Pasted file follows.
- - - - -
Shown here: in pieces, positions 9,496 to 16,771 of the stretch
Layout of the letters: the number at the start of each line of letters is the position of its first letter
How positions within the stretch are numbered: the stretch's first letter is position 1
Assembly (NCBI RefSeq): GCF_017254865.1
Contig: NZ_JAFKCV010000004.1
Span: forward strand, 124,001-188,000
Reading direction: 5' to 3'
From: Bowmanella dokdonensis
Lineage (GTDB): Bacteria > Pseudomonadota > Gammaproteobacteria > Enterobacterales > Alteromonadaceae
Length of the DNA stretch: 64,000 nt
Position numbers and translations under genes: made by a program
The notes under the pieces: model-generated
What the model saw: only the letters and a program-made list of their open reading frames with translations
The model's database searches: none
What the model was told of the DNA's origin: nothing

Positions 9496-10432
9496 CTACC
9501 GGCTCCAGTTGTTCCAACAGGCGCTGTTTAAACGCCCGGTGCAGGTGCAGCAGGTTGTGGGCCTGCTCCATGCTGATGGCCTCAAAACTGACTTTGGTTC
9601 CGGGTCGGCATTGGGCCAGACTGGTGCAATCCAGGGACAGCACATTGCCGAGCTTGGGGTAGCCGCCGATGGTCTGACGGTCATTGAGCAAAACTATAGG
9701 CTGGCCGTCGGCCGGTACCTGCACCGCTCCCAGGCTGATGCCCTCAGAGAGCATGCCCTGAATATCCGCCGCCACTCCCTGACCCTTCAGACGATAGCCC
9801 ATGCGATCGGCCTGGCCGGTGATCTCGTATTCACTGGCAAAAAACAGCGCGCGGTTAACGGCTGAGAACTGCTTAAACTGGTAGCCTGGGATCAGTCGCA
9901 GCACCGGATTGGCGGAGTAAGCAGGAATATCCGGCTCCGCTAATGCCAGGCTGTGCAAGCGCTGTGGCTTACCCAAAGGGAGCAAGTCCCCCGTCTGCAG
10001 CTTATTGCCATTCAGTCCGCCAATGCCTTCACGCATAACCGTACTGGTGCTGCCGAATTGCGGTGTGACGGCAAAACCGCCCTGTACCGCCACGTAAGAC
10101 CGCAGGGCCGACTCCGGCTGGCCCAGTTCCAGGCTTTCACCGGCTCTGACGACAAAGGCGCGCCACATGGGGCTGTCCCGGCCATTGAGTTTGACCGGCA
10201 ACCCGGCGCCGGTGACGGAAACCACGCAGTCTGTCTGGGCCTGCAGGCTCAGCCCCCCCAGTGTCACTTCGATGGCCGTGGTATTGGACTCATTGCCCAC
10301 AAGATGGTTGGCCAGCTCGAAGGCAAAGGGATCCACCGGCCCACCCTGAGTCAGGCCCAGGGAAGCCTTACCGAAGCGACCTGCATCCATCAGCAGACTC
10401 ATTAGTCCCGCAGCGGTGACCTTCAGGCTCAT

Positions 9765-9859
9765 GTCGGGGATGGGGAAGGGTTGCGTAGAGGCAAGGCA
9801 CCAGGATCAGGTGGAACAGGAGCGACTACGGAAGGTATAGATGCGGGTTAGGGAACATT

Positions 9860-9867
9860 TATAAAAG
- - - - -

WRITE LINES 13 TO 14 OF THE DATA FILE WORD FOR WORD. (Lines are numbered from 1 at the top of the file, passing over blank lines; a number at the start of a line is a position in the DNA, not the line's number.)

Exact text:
What the model saw: only the letters and a program-made list of their open reading frames with translations
The model's database searches: none